By: The Trio at Las Peregrinas
[Editor’s note: Starting this month, we’ll write about a business trend. The intention is to offer fresh observations about where the marketplace is headed, and tell stories about how people in our community have responded to these changes in grounded, clear-eyed, and wildly creative ways.]
Gone are the days of following The Formula for Creating a Six-Figure Sales Page. They’re over, friends. Gone. Buh-bye. Your audience is tired of them. They don’t want to scroll for 5 years through 92 testimonials and past 16 BUY NOW buttons before they FINALLY get to the price that’s buried somewhere at the bottom behind at least 3 “get this too when you buy” or “buy now or else” tactics.
Those days are done.
(And I am not sorry to see them go, to be honest with you).
What’s the new trend with selling, then?
Be straight. Be upfront.
This is what I am selling. This is how awesome it is. This is what you’ll love about it. And put a price on it. And do it all in a way that flows, makes sense, is clear, and succinct. No need to confuse or overwhelm people to encourage them to buy anymore! And hooray for that!
We all have great offers and we need a way to share the information, help our clients identify if this offer is right for them, and create a system for them to purchase from a web page. That is what a sales page does. FULL STOP.
What Rebecca mentioned above is 100% correct. So let’s make a list of what a sales page is NOT:
1) A way to trick people into purchasing a product that probably isn’t right for them.
2) Using paragraph after paragraph to convince someone that they MUST purchase this item or 1) they will miss out on the low, low price, or the 15 additional “bonus items” 2) If they decide not to purchase they will end up destitute and a complete failure or 3) That because you accomplished xyz that, they too will have the same outcome.
So, figure out what you are offering, keep it clear and simple and let them know how much it costs. Include information to help THEM decide if it is right for them, educate and inform using stories and simple lists. No more convincing.
We recently revamped a sales page for an executive coach’s fourth annual live event. It followed the traditional flow of an event registration page. What’s interesting is that while the existing page ticked all the boxes of the different sections a sales page was supposed to have, it felt hollow to me. I didn’t feel anything, looking at it.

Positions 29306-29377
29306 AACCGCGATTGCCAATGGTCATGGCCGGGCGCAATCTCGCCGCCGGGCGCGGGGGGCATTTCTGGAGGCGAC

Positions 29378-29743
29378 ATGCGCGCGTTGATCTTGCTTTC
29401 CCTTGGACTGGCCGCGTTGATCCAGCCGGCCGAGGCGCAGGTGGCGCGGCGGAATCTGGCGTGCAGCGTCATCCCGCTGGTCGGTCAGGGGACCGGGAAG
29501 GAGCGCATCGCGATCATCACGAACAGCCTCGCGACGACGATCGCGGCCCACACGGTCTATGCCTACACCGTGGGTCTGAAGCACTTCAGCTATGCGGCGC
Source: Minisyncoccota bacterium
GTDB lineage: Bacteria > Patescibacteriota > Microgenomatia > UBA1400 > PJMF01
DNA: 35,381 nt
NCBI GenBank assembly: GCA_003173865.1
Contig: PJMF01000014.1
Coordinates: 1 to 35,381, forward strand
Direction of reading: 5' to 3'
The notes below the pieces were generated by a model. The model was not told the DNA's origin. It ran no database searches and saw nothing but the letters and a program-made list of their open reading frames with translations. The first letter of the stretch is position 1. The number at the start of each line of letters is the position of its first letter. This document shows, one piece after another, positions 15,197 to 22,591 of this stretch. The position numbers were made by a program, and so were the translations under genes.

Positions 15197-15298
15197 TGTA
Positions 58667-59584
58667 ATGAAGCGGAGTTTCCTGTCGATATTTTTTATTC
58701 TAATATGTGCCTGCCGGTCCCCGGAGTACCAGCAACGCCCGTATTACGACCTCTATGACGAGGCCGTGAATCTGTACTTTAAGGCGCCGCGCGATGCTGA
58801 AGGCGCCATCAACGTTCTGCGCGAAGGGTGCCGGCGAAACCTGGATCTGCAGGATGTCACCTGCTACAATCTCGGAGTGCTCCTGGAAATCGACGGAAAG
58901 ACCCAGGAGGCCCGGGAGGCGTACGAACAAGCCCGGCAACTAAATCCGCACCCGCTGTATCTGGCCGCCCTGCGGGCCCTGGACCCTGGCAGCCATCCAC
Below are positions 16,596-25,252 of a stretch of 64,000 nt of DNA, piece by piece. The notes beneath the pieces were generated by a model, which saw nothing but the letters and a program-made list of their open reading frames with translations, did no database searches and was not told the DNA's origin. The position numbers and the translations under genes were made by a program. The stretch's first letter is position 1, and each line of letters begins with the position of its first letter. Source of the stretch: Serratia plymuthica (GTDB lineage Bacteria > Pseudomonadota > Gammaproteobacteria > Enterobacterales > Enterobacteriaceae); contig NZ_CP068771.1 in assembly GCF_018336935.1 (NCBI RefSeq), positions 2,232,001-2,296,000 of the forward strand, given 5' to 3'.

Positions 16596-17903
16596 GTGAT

Gone are the days where you can follow a formula to get the results you want. This goes quadruple on sales pages. In the case of this woman, Rebecca pointed out that the attendees who will show up in her room would be there because they wanted to be around her. She was the draw. She was what was magnetic. She was the reason they’d all be there.
Rebecca also noted that these event attendees are entrepreneurs and executives in analytical and STEM fields (think: finance, tech, engineering) – which makes sense, given this woman’s career – and they want order, structure, and precision about what this event is about and what, exactly, will be happening on each of the three days.
So we wrote the sales page around what the (future) event attendees wanted and needed. That’s a very different starting point from most sales pages. But it’s what needed to happen for this particular group of people to show up in this woman’s room. These two insights not only affected the structure and flow of the sales page; they also moved us to revisit the event themes for each day and go back to all the speakers and event sponsors to ask them to speak on different topics so they’d do a better job of meeting the event attendees where their heads are actually at. We also changed the copy and layout of other online and print marketing pieces, to warm up and personalize the invitation to be in this room – and even bring other people with them (an event theme).
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